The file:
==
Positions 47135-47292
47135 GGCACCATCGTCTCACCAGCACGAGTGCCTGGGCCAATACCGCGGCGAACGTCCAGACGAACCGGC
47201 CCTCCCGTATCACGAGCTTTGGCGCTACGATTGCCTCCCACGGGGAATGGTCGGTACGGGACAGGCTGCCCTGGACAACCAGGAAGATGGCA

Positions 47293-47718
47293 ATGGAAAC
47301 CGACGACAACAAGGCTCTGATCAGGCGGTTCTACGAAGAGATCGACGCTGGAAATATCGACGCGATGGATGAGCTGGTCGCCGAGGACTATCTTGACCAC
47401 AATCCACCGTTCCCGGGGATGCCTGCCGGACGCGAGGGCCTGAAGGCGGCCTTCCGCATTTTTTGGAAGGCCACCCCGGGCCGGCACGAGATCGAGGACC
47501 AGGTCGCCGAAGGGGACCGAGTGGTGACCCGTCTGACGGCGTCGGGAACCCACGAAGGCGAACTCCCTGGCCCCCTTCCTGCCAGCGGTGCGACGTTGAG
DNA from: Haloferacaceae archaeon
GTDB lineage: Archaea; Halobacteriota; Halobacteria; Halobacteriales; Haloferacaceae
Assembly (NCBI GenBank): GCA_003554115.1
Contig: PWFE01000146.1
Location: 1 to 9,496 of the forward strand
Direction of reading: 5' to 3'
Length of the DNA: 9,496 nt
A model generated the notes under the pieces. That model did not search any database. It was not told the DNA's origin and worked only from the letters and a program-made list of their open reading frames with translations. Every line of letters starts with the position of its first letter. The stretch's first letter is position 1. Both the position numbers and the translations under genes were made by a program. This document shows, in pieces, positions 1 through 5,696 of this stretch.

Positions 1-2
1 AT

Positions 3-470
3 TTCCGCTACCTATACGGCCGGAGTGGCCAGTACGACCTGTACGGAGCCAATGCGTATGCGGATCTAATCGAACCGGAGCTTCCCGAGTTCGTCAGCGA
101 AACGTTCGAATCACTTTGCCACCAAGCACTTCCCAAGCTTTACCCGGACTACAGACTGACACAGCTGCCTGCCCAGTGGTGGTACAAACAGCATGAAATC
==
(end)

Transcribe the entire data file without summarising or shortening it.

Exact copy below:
Positions 47135-47292
47135 GGCACCATCGTCTCACCAGCACGAGTGCCTGGGCCAATACCGCGGCGAACGTCCAGACGAACCGGC
47201 CCTCCCGTATCACGAGCTTTGGCGCTACGATTGCCTCCCACGGGGAATGGTCGGTACGGGACAGGCTGCCCTGGACAACCAGGAAGATGGCA

Positions 47293-47718
47293 ATGGAAAC
47301 CGACGACAACAAGGCTCTGATCAGGCGGTTCTACGAAGAGATCGACGCTGGAAATATCGACGCGATGGATGAGCTGGTCGCCGAGGACTATCTTGACCAC
47401 AATCCACCGTTCCCGGGGATGCCTGCCGGACGCGAGGGCCTGAAGGCGGCCTTCCGCATTTTTTGGAAGGCCACCCCGGGCCGGCACGAGATCGAGGACC
47501 AGGTCGCCGAAGGGGACCGAGTGGTGACCCGTCTGACGGCGTCGGGAACCCACGAAGGCGAACTCCCTGGCCCCCTTCCTGCCAGCGGTGCGACGTTGAG
DNA from: Haloferacaceae archaeon
GTDB lineage: Archaea; Halobacteriota; Halobacteria; Halobacteriales; Haloferacaceae
Assembly (NCBI GenBank): GCA_003554115.1
Contig: PWFE01000146.1
Location: 1 to 9,496 of the forward strand
Direction of reading: 5' to 3'
Length of the DNA: 9,496 nt
A model generated the notes under the pieces. That model did not search any database. It was not told the DNA's origin and worked only from the letters and a program-made list of their open reading frames with translations. Every line of letters starts with the position of its first letter. The stretch's first letter is position 1. Both the position numbers and the translations under genes were made by a program. This document shows, in pieces, positions 1 through 5,696 of this stretch.

Positions 1-2
1 AT

Positions 3-470
3 TTCCGCTACCTATACGGCCGGAGTGGCCAGTACGACCTGTACGGAGCCAATGCGTATGCGGATCTAATCGAACCGGAGCTTCCCGAGTTCGTCAGCGA
101 AACGTTCGAATCACTTTGCCACCAAGCACTTCCCAAGCTTTACCCGGACTACAGACTGACACAGCTGCCTGCCCAGTGGTGGTACAAACAGCATGAAATC